How to Make Theater Poles & Ropes

Updated February 21, 2017

Crowd control ropes are often seen in theatres. These temporary pole and rope barriers help to direct the flow of traffic or discourage entrance into off-limits areas. There are a number of ways to create a pole and rope barrier. One of the simplest is to use chain-link fence top rails and heavy medium density fibre-core (MDF) bases for the posts and sew a sleeve of velvet or other material to cover your rope. You can easily create as many poles as needed and create the length of ropes required for your space.

Cut a piece of chain-link fence top rail to 32 inches for each pole you need, using a reciprocating saw and a fine-tooth blade. Tap a rail bracket onto the top of each pole. These are the round-eye-style metal toppers that are used on fence posts to allow a pipe to pass through.

Use the top of a 5-gal. bucket to trace two circles onto 3/4-inch MDF for each pole. Cut the circles out with a jigsaw. Glue and screw the circles together using wood glue and 1 1/4-inch drywall screws. Use at least six screws around the edge of the circle and drive the heads flush with the face of the MDF. Drive four tack-style nylon furniture foot buttons into the face of the MDF on the same side as the screws, evenly spaced, with a hammer.

Turn the base, nylon feet down. Set a 1/4-inch round-over bit with bearing in your router. Loosen the two collet nuts by turning the outside nut counterclockwise and the inside nut clockwise simultaneously. Put the shaft of the bit into the collet and tighten using the reverse motion. Release the barrel, either by wingnut or snap clip, depending on the router, and turn it to adjust the bit depth. Set the bit with the shoulder at the top of the curve just above the router base plate. Turn the router on and run it around the edge of the MDF pole base counterclockwise for a smooth edge.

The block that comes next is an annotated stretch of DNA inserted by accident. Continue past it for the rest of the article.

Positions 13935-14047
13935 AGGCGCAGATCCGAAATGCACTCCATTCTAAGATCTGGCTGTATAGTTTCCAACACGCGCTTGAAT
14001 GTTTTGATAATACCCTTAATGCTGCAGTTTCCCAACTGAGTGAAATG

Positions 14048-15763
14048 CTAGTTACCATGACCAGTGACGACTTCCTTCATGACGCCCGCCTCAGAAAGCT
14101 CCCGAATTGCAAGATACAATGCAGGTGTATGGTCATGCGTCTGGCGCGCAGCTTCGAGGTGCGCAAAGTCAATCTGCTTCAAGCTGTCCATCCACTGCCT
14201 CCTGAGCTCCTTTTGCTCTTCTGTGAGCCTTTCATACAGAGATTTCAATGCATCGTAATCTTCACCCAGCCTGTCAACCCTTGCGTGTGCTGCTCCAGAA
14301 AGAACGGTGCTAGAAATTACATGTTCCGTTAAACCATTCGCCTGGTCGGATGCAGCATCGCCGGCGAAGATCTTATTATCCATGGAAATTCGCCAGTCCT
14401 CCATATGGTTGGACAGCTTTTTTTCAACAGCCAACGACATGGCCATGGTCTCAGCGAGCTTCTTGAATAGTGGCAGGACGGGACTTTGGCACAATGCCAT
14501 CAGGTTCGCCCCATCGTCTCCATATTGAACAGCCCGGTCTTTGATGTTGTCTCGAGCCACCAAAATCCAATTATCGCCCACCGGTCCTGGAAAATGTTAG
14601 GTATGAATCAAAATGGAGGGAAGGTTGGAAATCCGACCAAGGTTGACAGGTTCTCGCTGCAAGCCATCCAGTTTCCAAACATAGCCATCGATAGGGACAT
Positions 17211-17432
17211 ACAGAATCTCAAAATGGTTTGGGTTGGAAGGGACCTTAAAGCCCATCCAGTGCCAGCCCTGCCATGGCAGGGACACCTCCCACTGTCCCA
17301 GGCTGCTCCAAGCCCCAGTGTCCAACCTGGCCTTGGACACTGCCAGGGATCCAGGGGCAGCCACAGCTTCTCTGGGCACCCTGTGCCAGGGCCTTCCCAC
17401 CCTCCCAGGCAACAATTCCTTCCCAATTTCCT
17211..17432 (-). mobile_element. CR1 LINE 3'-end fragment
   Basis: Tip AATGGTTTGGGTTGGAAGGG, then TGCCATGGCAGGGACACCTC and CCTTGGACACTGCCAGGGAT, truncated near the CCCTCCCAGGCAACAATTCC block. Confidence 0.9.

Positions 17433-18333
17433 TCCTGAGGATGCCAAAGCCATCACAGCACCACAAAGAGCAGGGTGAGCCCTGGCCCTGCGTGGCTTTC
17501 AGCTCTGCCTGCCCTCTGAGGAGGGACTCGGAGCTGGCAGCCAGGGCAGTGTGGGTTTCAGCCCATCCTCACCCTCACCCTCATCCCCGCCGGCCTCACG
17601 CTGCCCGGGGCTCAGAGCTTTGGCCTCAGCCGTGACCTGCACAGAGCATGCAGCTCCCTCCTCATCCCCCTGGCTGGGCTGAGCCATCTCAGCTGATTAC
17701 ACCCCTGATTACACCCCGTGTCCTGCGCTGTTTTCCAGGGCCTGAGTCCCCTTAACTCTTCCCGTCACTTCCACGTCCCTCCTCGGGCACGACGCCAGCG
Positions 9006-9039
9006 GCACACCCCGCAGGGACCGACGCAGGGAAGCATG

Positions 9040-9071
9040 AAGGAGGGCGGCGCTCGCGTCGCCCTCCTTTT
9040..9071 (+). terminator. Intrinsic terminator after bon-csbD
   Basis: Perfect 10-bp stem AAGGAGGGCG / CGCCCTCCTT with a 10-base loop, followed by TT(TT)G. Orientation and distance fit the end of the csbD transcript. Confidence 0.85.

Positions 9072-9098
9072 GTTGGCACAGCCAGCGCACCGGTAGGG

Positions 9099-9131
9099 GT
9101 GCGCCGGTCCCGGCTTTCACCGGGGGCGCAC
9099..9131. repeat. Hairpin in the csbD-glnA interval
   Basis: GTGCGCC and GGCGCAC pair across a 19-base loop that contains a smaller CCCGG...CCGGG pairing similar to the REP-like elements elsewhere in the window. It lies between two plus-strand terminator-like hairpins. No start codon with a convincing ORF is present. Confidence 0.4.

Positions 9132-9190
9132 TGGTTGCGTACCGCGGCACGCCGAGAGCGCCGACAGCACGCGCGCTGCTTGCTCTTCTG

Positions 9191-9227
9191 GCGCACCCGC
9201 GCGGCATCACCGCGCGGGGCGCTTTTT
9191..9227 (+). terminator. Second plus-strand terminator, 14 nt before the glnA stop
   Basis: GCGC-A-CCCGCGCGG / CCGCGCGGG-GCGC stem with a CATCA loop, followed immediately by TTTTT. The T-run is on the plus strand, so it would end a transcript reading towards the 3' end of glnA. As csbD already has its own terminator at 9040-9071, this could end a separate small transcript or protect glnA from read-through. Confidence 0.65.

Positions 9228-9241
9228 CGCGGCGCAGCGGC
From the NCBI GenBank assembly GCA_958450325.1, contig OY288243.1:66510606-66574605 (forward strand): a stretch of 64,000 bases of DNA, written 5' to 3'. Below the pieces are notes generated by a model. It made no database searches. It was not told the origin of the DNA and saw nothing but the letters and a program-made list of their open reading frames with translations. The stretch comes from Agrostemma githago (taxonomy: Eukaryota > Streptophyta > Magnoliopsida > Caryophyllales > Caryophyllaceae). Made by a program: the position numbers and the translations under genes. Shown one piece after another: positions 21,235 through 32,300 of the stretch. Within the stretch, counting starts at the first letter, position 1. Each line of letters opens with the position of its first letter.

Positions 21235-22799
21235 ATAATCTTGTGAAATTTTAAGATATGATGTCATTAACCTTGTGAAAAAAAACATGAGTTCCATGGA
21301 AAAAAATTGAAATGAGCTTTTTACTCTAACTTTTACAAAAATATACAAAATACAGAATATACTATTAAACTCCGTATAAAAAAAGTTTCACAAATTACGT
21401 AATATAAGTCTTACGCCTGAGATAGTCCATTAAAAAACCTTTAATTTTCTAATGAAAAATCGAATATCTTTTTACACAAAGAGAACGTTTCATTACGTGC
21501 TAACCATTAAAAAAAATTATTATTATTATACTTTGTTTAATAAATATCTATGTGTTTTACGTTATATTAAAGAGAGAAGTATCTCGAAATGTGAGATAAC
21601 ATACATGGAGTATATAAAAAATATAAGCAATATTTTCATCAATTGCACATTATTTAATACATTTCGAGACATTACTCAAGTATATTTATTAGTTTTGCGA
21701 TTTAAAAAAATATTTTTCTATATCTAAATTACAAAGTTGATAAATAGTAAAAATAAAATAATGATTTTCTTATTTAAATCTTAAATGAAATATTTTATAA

Center a 2-inch galvanised pipe floor flange on top of the circle and attach it using 1-inch wood screws in each hole. Use a rubber mallet to tap the pole firmly into this flange. Paint the entire pole assembly with two coats of spray paint in your choice of colours. Hold the can 8 to 10 inches from the surface and work in short bursts with side-to-side, brush-like motions. Spray as evenly as possible to prevent runs and drips and allow the recommended drying time between coats.

Cut 3/4-inch nylon rope to length with a sharp knife to fit between your poles. Run the rope through a piece of foam pipe insulation, leaving enough at each end to tie a slip knot. This will give it body and thickness.

Cut a 4-inch-wide strip of heavyweight fabric in your choice of colours -- red velvet is traditional. Use a sewing machine to stitch a straight seam between the two long edges of the strip, 1/4 inch from the cut edge, to make a tube as long as your rope. Slide the rope and pipe insulation through it.

Tie a slip knot through the back end of a 3 1/2-inch dog-leash style spring clip at each end of the rope. Hot glue the fabric at each end to the rope, up tight to the spring clip. Pull the spring clips open by pulling back with your thumb. Hook the clip to the top-rail eye bracket on each post to complete the barrier.


Duct tape can be used to tape the seam in the fabric if you do not know how to sew.

Things You'll Need

  • Chain link fence top rail
  • Top rail eye brackets
  • 3/4-inch thick MDF
  • 5-gal. bucket
  • Jigsaw
  • Wood glue
  • Drill
  • Drywall screws
  • Router with round-over bit
  • Galvanised pipe floor flange
  • Wood screws
  • Rubber mallet
  • 3/4-inch nylon rope
  • Pipe insulation
  • Heavy fabric
  • Sewing machine
  • Dog leash style spring clips
  • Hot glue gun
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About the Author

Mark Morris started writing professionally in 1995. He has published a novel and stage plays with SEEDS studio. Morris specializes in many topics and has 15 years of professional carpentry experience. He is a voice, acting and film teacher. He also teaches stage craft and lectures on playwriting for Oklahoma Christian University.